RESIDENT MAGISTRATE’S COURT.
* SOUTH RAKAIA. Thubsday, October 9. Before Mr. Frank Guinness, R.M. breach of the licensing ACT. —POLICE V. WILLIAM MORTON. The defendant was charged with un lawfully selling alcoholic liquors. Inspector Pender conducted the case on behalf of the prosecution, and Mr C. W. Purnell appeared for the defendant. Mr Purnell made a preliminary objection, and asked for a dismissal, on the ground that one summons had been issued for three separate offences, viz., for selling two half-giH s of brandy, two of rum, and two of whisky, and he contended that three distinct charges should have been jnade. Moreover, the names of the individuals to whom the liquor had been puppliod should have been specified. His Worship considered it necessary for a name to be stated, and the names of (jtoprge Wheeler and Edwin Russel were then uwertod a» ptmwi fa whom liquor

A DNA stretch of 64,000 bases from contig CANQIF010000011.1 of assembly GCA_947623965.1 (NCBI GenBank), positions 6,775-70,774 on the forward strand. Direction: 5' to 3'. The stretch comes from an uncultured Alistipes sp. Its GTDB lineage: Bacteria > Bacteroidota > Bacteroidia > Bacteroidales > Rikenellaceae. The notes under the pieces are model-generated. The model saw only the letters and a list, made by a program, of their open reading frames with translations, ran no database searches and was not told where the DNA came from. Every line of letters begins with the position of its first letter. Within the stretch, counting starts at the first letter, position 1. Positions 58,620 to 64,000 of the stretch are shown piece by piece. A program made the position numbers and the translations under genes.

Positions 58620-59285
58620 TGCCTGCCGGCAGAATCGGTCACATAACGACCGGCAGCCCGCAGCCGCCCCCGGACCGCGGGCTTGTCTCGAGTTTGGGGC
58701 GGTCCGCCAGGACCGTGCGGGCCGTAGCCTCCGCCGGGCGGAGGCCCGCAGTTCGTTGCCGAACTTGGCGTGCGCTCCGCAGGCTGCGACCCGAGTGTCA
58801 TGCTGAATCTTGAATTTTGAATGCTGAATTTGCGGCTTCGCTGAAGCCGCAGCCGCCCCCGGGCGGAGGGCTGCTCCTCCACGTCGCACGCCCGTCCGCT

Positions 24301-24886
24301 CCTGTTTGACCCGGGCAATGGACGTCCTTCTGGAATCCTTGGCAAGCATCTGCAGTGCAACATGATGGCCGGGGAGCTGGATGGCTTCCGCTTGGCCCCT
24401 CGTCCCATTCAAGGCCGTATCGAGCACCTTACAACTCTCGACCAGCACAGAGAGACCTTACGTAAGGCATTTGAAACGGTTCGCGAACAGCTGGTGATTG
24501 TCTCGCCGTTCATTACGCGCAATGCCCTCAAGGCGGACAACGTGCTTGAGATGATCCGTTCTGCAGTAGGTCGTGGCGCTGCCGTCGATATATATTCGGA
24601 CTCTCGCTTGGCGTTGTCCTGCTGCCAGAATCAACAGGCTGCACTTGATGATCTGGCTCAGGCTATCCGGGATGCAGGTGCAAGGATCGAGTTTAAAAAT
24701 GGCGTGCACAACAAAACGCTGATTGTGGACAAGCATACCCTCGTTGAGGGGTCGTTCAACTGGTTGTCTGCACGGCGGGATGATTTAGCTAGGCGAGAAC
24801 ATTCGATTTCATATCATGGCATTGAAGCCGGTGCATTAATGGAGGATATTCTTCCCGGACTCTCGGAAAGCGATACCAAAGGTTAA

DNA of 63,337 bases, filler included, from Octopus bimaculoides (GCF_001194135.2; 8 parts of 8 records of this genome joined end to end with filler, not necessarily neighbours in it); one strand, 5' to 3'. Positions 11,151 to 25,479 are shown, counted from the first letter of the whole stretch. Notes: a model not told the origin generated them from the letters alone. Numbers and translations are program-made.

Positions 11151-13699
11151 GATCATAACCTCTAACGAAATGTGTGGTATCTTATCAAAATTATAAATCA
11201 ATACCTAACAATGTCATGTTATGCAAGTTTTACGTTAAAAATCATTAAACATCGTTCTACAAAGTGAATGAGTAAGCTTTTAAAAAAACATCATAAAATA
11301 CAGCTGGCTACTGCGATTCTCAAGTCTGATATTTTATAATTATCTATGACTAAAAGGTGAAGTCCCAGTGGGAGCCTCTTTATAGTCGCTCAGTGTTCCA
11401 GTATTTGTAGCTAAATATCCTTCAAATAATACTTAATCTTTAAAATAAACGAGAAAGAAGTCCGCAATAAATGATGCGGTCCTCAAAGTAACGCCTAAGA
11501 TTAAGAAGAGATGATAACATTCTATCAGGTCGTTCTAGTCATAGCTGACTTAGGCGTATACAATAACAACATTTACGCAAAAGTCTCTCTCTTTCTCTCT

Philip Thorean, swqni, deposed that he was a constable stationed at Rakaja, The alleged sale of liquor had taken place at Mitcham, in the Ashburton Licensing District. When witness delivered the summons to defendant he asked him to read it to him. Defendant then said, “ I must admit that I supplied these drinks. It is Mr Passmore who is doing the mischief. If lam fined more than £5 I will not be able to pay it.” Defendant has no licence to sell alcoholic drinks.
By Mr Purnell : I did not caution the defendant when I delivered the summons. I have received instructions not to caution, but to allow prisoners to say what they liked.